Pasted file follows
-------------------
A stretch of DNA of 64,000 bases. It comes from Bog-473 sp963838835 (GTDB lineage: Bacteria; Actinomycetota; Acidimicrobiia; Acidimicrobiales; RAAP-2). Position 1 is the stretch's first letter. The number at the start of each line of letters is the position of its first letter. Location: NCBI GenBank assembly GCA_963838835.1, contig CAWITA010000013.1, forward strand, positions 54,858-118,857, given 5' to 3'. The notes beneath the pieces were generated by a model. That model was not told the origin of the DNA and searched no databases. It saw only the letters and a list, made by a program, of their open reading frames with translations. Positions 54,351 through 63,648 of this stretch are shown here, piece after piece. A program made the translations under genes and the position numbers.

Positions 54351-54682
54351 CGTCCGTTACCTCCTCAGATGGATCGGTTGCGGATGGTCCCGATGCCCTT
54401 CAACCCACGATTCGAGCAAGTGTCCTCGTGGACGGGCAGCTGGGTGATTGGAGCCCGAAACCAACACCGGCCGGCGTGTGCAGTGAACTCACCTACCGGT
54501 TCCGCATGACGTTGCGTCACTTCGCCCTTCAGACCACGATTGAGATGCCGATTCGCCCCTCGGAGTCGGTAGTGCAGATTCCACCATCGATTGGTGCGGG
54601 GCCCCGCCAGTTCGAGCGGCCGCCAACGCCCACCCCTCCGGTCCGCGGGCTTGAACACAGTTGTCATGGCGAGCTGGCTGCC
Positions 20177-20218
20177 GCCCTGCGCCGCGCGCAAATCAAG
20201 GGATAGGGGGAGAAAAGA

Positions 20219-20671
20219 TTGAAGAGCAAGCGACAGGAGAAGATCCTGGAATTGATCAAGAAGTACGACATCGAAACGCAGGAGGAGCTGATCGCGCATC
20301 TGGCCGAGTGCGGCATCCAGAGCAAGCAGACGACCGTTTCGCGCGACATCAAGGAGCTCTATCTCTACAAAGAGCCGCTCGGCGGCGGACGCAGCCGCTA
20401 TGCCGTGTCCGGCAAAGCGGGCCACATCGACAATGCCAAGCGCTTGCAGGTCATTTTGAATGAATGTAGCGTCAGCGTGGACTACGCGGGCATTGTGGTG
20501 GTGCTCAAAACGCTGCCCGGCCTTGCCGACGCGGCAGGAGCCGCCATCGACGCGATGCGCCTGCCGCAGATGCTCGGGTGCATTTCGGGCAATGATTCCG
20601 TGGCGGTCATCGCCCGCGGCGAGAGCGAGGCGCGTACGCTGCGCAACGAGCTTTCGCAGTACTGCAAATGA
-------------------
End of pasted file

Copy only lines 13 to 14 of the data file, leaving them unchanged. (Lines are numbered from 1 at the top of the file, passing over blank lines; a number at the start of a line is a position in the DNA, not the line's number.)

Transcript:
20401 TGCCGTGTCCGGCAAAGCGGGCCACATCGACAATGCCAAGCGCTTGCAGGTCATTTTGAATGAATGTAGCGTCAGCGTGGACTACGCGGGCATTGTGGTG
20501 GTGCTCAAAACGCTGCCCGGCCTTGCCGACGCGGCAGGAGCCGCCATCGACGCGATGCGCCTGCCGCAGATGCTCGGGTGCATTTCGGGCAATGATTCCG